• COMPLETION: does the young person have a work habit of finishing what they start, or do they easily get bored or tired and disengage, lacking needed capacity for follow through?
  • CONCENTRATION: does the young person have a work habit of focusing on the task at hand, or do they become easily distracted by more entertaining activity, lacking needed capacity to pay sustained attention?
  • CONSISTENCY: does the young person have a work habit of maintaining continuity of effort to keep up with significant routine demands, or do they often let important recurring obligations and needs go unmet?
  • CONSEQUENCES: does the young person have a work habit of learning from the errors of their ways, or do they deny responsibility for the outcomes of their choices and often repeat unwise decisions made?
  • COMMITMENT: does the young person have a work habit of keeping promises and agreements to self and others, or do they treat these verbal contracts as casually made and easily broken?
  • COOPERATION: does the young person have a work habit of setting some self-interest aside and accepting shared responsibility, or do they insist on doing it their way with no accommodation o others at all?
  • CONTROL: does the young person have a work habit of timely accomplishment of tasks, or do they lack the capacity to delay or deny tempting gratification and escape into a habit of procrastination instead?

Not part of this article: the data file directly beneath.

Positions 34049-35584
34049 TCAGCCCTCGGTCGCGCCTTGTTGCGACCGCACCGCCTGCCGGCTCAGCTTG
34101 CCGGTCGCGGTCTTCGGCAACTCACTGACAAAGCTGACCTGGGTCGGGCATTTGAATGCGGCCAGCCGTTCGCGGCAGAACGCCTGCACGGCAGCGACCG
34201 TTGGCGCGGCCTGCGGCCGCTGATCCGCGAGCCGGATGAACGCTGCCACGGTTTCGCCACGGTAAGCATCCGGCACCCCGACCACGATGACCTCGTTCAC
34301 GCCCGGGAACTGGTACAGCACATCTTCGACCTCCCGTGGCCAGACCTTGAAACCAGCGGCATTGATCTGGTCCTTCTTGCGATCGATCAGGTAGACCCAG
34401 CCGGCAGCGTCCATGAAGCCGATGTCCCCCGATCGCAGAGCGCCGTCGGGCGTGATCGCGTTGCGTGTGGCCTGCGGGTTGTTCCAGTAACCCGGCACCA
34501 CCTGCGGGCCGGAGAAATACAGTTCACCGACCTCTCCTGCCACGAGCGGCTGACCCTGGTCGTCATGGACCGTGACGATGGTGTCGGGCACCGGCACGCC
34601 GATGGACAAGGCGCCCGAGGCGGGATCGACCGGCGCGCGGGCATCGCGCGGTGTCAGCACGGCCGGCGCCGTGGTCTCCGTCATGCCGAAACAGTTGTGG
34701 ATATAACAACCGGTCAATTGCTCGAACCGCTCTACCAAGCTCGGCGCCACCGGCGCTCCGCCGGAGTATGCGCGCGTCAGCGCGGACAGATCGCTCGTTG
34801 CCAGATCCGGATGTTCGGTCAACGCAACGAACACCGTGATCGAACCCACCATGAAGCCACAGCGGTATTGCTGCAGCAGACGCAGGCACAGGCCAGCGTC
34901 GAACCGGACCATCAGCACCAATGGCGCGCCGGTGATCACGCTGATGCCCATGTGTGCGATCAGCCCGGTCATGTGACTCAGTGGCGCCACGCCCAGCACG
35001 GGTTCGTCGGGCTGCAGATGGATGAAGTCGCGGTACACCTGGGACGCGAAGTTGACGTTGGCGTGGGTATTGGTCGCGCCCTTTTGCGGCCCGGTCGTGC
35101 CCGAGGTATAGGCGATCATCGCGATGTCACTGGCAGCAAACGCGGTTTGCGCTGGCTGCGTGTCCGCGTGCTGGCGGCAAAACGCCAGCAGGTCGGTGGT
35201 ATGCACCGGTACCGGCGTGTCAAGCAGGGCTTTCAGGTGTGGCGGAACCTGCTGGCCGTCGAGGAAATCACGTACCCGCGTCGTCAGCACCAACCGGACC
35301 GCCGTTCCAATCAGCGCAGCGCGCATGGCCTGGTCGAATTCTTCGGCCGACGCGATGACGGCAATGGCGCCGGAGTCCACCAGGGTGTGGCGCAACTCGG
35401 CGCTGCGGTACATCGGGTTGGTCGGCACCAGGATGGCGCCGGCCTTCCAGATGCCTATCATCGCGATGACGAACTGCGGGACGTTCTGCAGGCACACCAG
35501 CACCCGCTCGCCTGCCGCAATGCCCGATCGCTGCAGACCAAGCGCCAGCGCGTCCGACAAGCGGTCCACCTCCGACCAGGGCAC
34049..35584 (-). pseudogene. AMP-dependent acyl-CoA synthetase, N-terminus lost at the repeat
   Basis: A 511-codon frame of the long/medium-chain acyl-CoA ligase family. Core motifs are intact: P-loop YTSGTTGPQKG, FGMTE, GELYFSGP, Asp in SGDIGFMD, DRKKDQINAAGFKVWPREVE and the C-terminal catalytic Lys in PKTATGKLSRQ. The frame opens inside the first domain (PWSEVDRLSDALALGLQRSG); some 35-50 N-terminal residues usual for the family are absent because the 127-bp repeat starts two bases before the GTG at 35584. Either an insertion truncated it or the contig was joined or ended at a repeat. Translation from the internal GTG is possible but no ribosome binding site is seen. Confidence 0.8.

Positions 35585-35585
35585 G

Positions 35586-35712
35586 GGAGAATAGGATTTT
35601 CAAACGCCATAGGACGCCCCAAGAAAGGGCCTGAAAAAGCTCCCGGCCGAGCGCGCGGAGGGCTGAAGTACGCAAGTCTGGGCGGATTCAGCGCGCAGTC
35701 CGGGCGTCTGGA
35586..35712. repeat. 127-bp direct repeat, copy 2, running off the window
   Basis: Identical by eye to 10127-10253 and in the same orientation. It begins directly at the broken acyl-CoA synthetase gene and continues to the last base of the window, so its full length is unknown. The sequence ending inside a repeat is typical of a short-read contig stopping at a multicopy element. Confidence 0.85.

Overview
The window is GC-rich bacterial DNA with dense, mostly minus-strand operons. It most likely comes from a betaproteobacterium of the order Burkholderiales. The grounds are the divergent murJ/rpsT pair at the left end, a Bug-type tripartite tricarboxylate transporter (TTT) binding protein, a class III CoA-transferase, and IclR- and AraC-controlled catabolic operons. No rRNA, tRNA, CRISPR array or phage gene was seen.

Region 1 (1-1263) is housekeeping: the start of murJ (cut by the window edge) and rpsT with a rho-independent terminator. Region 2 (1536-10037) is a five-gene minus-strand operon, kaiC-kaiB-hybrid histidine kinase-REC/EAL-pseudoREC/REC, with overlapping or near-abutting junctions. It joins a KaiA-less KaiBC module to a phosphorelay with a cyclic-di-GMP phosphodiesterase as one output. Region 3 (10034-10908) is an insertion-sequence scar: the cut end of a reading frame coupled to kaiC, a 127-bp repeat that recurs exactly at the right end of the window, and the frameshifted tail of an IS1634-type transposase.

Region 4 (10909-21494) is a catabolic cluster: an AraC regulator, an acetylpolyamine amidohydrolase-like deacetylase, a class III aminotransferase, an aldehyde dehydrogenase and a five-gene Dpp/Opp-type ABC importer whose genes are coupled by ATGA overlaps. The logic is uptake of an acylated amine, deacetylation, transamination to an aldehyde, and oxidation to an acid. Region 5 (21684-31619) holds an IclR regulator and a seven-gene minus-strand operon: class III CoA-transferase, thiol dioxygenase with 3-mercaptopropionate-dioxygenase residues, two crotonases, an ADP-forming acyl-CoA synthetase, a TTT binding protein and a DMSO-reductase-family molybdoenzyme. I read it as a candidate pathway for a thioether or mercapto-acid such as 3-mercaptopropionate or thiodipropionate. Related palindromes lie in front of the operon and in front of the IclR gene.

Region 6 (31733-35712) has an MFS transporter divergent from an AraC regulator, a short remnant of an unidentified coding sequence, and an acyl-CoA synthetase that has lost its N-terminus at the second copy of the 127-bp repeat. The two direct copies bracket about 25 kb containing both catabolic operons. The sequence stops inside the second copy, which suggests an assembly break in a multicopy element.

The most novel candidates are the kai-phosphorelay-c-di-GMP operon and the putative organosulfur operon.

• COMMUNICATION: does the young person have a work habit of telling themselves and others the truth about what is happening, or do they lie to themselves and others to avoid encountering hard realities?

All eight of these self-disciplinary behaviors can be learned through practice. And I believe parents should be promoting this work ethic education from the outset of adolescence, around ages 9 – 13 so that by the time the young person graduates parental care at the end of high school, these work habits are firmlyl in place. This means the young can say with confidence:

  • “I can finish what I begin,”
  • “I can focus on what needs to be done,”
  • “I can maintain important continuity of effort,”
  • “I can learn from the outcomes of my choices,”
  • “I can keep my promises and agreements,”
  • “I can give to get along working with others,”
  • “I can respond to obligations in a timely way,”
  • “I can be honest with myself and others about what’s going on.”

If you have a college-bound senior who does not have all these components of self-discipline in functional order, it's best to pay attention. At least let the young person know how these basic skills will be needed to successfully cope with the major transition soon to come, much of which will take a lot of work.

Finally, If you have an adolescent who has been derailed into excessive substance use, you may have noticed how some self-discipline has eroded or been undeveloped. This is why, in treatment or in twelve-step assisted abstinence programs, most recovery from substance abuse and addiction requires the practice and strengthening of these essential self-management skills.

Next week’s entry: Parenting Adolescents and How Much to Control